Let’s not fall into the trap of condemning bigotry when it comes toward people who look like us, but tolerating it when it comes from people who look like us. We are required to be better than that.
Mike Pompeo’s own statements and record of close associations with organizations that have frequently expressed hostility to Muslims and have trafficked in anti-Muslim conspiracy theories raise serious concerns about his fitness to serve as Secretary of State.
— Jonathan Greenblatt, CEO, Anti-Defamation League
Consistency in public life is often honored in the breach. But when it crosses that thin line into hypocrisy, there ought to be consequences.
We are at that moment with Mike Pompeo, the former Congressman and current CIA director who is President Trump’s choice to be the next Secretary of State.
And whereas many self-appointed leaders of the Jewish community raised holy hell when a couple of Congressmen and one of the leaders of the Women’s March refused to denounce the anti-Semitism of the Rev. Louis Farrakhan, we’ve heard precious little from those same critics about Pompeo’s well-documented anti-Muslim bigotry and his close ties with Islamophobic extremists.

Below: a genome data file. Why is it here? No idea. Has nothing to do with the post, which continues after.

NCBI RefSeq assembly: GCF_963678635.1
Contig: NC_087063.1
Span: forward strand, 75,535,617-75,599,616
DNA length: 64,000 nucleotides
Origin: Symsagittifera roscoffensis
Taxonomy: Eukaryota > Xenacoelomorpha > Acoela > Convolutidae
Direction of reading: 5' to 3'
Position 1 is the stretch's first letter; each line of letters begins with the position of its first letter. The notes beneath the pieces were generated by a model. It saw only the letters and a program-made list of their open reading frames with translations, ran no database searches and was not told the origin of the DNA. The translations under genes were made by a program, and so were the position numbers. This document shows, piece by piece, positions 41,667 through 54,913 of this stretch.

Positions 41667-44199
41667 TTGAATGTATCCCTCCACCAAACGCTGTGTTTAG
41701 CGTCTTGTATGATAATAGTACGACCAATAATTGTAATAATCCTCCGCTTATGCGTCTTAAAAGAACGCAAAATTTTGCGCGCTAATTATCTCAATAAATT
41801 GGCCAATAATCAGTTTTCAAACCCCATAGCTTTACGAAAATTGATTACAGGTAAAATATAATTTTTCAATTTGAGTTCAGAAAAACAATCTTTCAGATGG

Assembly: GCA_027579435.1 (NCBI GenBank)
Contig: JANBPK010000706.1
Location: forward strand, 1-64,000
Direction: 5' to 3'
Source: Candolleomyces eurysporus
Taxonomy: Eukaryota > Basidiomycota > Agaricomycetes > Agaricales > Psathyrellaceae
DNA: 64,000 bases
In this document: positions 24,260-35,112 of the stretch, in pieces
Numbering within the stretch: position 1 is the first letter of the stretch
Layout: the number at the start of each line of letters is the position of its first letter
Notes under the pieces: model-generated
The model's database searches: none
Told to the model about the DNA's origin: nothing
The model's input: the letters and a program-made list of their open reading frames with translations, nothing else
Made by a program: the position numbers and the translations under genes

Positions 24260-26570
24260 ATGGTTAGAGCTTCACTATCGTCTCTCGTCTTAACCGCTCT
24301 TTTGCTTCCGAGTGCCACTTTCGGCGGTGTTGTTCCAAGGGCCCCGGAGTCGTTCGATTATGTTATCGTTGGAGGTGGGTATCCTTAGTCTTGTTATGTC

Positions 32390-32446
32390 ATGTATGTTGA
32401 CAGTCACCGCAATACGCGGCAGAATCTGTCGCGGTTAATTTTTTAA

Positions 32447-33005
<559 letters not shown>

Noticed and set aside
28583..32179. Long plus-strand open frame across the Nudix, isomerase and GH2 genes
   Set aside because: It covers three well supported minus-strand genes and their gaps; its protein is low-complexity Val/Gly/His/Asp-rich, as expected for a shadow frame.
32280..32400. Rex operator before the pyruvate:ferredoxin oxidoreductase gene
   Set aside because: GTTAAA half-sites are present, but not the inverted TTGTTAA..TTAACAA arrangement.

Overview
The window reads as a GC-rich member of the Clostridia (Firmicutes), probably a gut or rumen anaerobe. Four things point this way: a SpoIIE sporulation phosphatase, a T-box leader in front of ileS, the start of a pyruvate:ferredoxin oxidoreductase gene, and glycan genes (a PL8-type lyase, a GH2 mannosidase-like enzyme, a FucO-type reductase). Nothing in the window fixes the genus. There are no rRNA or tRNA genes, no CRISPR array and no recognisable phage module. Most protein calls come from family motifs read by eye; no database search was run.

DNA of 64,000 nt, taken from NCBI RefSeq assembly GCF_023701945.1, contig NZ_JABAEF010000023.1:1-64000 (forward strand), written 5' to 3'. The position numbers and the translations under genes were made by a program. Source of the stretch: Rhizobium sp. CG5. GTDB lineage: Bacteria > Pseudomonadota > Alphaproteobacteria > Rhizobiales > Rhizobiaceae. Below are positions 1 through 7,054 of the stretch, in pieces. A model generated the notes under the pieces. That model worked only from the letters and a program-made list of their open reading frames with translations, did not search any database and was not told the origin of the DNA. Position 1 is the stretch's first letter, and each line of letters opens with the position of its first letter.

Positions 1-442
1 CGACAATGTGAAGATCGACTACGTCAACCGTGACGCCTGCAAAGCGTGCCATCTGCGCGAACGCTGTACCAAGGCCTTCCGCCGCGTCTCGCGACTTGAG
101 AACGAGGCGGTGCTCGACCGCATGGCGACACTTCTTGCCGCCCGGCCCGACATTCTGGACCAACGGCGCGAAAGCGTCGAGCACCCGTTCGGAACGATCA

In fact, with two notable exceptions, most of the major Jewish communal leaders who have spoken up since Pompeo’s name surfaced last week from the tumultuous White House have only praised him.
Pompeo “has had close ties to the Jewish community and is a strong supporter of the US-Israel relationship,” Malcolm Hoenlein, executive vice chairman and CEO of the Conference of Presidents of Major American Jewish Organizations, told JNS.
B’nai Brith International and the Simon Wiesenthal Center also piled on the accolades, as did groups representing Orthodox Jewish voters, thrilled at Pompeo’s unrelenting criticism of the Iran nuclear deal and his proudly hawkish views.